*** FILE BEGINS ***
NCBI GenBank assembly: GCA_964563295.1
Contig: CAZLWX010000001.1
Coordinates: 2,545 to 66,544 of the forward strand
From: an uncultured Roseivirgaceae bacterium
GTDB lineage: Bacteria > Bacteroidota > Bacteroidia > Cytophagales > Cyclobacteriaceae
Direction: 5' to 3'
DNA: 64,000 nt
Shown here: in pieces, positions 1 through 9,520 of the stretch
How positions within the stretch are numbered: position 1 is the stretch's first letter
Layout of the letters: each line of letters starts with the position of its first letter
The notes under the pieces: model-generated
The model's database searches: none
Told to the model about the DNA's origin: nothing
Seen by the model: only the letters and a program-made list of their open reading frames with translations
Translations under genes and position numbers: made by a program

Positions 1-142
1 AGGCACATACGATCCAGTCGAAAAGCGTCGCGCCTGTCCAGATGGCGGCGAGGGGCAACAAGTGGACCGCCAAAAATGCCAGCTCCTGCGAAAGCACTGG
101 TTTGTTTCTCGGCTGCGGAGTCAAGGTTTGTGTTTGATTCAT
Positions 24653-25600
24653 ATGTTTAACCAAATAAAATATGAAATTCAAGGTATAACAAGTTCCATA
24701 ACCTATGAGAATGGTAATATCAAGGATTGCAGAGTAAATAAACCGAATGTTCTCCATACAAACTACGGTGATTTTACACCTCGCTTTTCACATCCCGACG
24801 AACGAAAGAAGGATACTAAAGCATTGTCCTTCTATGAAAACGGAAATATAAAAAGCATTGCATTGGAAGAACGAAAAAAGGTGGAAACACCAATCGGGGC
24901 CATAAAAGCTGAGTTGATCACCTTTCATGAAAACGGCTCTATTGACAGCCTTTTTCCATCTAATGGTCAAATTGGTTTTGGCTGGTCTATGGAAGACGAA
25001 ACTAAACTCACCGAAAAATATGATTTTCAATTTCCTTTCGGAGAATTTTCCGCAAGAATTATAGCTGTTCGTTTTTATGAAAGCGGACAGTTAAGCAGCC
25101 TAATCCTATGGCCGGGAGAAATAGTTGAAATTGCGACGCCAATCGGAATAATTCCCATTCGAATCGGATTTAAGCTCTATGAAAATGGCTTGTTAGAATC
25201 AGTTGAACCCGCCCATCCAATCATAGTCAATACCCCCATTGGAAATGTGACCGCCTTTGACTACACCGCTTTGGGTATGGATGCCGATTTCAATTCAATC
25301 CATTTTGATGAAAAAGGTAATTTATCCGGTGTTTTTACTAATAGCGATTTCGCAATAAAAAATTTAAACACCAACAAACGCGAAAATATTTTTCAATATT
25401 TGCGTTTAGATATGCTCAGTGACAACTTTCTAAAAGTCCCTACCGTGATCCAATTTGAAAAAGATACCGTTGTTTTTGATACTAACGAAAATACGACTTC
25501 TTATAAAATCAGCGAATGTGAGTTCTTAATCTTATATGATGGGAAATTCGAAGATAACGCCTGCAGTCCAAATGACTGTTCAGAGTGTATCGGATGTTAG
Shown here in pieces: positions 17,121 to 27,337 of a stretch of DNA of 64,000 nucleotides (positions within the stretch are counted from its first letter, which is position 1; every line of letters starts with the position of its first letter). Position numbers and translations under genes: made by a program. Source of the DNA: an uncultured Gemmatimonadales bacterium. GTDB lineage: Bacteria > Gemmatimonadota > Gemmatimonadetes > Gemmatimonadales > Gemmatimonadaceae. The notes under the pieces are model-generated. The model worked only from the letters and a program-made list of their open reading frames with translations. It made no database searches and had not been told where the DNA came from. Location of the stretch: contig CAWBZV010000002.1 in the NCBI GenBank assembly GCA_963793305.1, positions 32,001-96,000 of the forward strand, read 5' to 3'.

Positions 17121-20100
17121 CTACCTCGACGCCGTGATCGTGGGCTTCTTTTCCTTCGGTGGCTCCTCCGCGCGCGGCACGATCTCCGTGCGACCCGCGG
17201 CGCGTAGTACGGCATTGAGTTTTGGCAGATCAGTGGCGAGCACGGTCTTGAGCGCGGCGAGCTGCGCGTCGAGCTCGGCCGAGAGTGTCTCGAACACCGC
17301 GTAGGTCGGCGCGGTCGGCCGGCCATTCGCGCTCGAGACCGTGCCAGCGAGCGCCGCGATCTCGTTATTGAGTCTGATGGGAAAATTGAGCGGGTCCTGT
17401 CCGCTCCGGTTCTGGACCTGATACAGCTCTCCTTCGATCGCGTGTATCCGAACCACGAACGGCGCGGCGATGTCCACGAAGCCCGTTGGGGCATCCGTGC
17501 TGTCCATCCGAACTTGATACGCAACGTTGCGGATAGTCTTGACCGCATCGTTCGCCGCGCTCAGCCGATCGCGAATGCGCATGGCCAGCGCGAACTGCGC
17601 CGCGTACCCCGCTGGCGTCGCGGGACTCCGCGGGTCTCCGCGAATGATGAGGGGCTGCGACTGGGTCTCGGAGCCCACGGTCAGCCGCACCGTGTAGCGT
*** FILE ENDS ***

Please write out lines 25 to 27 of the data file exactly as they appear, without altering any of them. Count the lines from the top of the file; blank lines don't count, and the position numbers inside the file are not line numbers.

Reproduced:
25101 TAATCCTATGGCCGGGAGAAATAGTTGAAATTGCGACGCCAATCGGAATAATTCCCATTCGAATCGGATTTAAGCTCTATGAAAATGGCTTGTTAGAATC
25201 AGTTGAACCCGCCCATCCAATCATAGTCAATACCCCCATTGGAAATGTGACCGCCTTTGACTACACCGCTTTGGGTATGGATGCCGATTTCAATTCAATC
25301 CATTTTGATGAAAAAGGTAATTTATCCGGTGTTTTTACTAATAGCGATTTCGCAATAAAAAATTTAAACACCAACAAACGCGAAAATATTTTTCAATATT